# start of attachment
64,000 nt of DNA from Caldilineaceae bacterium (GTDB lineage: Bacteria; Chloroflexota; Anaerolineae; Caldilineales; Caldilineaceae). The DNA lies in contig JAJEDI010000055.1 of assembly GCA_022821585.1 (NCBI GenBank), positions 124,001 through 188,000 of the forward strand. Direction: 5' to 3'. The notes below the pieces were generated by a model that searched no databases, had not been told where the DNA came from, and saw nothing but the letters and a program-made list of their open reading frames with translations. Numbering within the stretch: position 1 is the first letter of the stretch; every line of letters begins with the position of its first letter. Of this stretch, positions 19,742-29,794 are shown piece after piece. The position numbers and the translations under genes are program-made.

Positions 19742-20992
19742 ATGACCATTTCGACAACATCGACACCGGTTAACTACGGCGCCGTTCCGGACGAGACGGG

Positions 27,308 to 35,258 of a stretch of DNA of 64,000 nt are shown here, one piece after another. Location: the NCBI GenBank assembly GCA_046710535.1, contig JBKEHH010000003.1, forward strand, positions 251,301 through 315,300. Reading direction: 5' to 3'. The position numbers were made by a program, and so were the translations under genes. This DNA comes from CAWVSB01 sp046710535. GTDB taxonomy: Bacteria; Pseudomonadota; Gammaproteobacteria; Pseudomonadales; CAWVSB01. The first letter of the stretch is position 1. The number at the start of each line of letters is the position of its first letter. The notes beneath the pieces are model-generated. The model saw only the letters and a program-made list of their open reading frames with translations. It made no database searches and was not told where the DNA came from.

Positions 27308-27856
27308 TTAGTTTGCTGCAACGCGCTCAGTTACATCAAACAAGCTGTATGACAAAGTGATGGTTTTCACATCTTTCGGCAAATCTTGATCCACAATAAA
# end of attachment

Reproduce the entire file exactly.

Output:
64,000 nt of DNA from Caldilineaceae bacterium (GTDB lineage: Bacteria; Chloroflexota; Anaerolineae; Caldilineales; Caldilineaceae). The DNA lies in contig JAJEDI010000055.1 of assembly GCA_022821585.1 (NCBI GenBank), positions 124,001 through 188,000 of the forward strand. Direction: 5' to 3'. The notes below the pieces were generated by a model that searched no databases, had not been told where the DNA came from, and saw nothing but the letters and a program-made list of their open reading frames with translations. Numbering within the stretch: position 1 is the first letter of the stretch; every line of letters begins with the position of its first letter. Of this stretch, positions 19,742-29,794 are shown piece after piece. The position numbers and the translations under genes are program-made.

Positions 19742-20992
19742 ATGACCATTTCGACAACATCGACACCGGTTAACTACGGCGCCGTTCCGGACGAGACGGG

Positions 27,308 to 35,258 of a stretch of DNA of 64,000 nt are shown here, one piece after another. Location: the NCBI GenBank assembly GCA_046710535.1, contig JBKEHH010000003.1, forward strand, positions 251,301 through 315,300. Reading direction: 5' to 3'. The position numbers were made by a program, and so were the translations under genes. This DNA comes from CAWVSB01 sp046710535. GTDB taxonomy: Bacteria; Pseudomonadota; Gammaproteobacteria; Pseudomonadales; CAWVSB01. The first letter of the stretch is position 1. The number at the start of each line of letters is the position of its first letter. The notes beneath the pieces are model-generated. The model saw only the letters and a program-made list of their open reading frames with translations. It made no database searches and was not told where the DNA came from.

Positions 27308-27856
27308 TTAGTTTGCTGCAACGCGCTCAGTTACATCAAACAAGCTGTATGACAAAGTGATGGTTTTCACATCTTTCGGCAAATCTTGATCCACAATAAA